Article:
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Retiree Helps Students Succeed as Academic Consultant

By Alexandria Davis
Hottytoddy.com intern

Academic consultant Mary Williams’ journey to Oxford began through the eyes of her daughter. At the time, she and her family were living in Houston, but her daughter had her sights set on Mississippi’s flagship university – Ole Miss.

Now, the legacy continues with her two grandchildren who go to school at the University of Mississippi. Though she still lived in Houston at the time of her daughter’s stint at Ole Miss, she decided to move to Oxford for retirement because she “fell in love with her grandchildren.”

“I decided I wanted to be around family,” she said.

Mary Williams congratulates a former student. Photo courtesy of Mary Williams.

Williams quickly learned that Oxford was a great place to retire, but she didn’t want to just go to brunch and book clubs. She wanted to continue to impact lives as she did with her special needs students in Houston where she was a teacher.

“I always want to be doing something that feels like I’ve accomplished something. It’s just part of my personality,” she said.

She first started working for the athletic department at Ole Miss tutoring athletes. Though she enjoyed working with athletes, she felt like she had more freedom working independently of the school. She had the freedom to talk to the students as much as she wanted and meet them wherever the students wanted her to meet them.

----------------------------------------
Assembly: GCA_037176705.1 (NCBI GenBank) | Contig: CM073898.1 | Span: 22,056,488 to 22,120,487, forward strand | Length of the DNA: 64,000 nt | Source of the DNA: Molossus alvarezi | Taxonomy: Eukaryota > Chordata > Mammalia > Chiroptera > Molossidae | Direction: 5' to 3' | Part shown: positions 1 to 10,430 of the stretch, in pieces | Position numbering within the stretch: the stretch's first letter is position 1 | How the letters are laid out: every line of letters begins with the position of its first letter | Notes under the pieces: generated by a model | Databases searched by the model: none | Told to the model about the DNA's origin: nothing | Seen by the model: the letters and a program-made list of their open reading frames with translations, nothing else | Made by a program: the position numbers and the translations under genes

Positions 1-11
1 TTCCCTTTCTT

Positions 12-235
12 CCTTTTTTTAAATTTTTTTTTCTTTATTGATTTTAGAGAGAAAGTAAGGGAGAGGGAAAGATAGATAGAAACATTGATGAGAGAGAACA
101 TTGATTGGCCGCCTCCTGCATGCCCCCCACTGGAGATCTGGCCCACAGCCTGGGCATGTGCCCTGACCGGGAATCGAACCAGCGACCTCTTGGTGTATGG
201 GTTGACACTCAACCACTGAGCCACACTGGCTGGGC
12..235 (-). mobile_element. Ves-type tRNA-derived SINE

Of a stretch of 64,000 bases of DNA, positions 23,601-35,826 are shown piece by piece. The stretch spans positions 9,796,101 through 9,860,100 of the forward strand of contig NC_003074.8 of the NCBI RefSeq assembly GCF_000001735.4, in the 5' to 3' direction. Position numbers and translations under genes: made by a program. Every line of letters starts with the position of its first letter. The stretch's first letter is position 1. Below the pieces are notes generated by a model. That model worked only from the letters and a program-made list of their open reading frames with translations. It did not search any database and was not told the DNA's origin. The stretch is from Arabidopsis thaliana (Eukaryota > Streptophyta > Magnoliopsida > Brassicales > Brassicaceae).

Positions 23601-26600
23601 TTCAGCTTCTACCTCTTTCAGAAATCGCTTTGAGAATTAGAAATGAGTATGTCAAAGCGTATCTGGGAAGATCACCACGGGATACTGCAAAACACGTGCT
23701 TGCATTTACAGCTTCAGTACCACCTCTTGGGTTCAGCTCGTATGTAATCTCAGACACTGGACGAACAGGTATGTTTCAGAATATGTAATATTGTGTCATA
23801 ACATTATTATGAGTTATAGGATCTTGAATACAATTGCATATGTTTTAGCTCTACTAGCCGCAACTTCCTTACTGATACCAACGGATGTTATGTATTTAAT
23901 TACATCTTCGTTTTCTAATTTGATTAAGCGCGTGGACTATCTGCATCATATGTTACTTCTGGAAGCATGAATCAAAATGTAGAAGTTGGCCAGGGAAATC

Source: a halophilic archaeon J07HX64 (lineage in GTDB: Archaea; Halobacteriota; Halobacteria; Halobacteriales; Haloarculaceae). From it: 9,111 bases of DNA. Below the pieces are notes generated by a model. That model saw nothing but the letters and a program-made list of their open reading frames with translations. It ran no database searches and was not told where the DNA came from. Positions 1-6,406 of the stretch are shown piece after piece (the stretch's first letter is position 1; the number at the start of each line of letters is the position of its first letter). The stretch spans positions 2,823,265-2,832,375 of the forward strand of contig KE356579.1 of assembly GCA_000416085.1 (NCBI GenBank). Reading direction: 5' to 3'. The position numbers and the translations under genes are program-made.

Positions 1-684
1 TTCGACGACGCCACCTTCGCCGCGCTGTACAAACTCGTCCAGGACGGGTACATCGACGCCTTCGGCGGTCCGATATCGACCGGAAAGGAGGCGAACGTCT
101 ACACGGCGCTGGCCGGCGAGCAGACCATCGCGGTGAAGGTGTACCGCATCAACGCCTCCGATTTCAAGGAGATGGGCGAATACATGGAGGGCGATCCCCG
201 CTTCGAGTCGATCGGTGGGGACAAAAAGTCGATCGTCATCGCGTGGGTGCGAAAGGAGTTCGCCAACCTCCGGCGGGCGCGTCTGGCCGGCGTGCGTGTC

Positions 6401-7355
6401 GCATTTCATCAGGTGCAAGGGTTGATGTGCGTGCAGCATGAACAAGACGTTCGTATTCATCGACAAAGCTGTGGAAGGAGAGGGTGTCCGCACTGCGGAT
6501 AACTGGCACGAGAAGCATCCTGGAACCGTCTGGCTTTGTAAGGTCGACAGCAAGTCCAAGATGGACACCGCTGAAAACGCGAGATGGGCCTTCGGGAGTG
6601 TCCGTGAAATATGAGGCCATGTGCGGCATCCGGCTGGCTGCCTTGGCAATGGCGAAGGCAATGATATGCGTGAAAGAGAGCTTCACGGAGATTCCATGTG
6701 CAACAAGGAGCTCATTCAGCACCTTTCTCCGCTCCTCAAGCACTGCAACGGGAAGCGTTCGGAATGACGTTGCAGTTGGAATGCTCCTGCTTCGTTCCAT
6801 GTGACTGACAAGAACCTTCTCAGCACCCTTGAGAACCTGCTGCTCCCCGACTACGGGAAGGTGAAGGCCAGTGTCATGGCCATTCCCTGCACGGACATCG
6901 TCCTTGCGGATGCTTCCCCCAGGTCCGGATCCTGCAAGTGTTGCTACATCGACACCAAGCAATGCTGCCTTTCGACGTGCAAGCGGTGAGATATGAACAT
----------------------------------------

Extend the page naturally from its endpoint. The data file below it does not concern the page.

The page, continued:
She helps students in a very personal way by organizing their schedules, helping them stay on track, and even getting them tutors.

One of her former students, Morgan Boyd, spoke very highly in regards to her personality as a consultant. She learned of Williams through her friend following her freshman year. 

“I needed someone to help organize myself, help keep me accountable, not miss assignments, and help in any class I needed that week,” she said.

Boyd also recognized Williams’ significance in her life as more than just an academic consultant. She recognized Williams as a friend, grandmother and therapist.

“She wasn’t just a tutor in my eyes. If I ever had a problem that I couldn’t go to my parents or friends with, she was there for me,” she said.

Boyd bragged on Williams’ “incredible character.” She said Williams believes in her students, giving them that extra encouragement many struggling students need all while showing her human side. 

“We would sit and gossip and have our little pastries from Panera or whatever for hours,” Boyd said. 

Williams and her student Morgan Boyd. Photo courtesy of Mary Williams.

Williams has always had a knack for being a part of her students’ lives.

“I like how people are different. If we were all the same, it would be a pretty boring world,” she said.

Williams can often be more than an academic consultant. She actively tries to be a friend.

“She’s not in this business for the money; she truly cares about each and every person that she works for,” Boyd said. 

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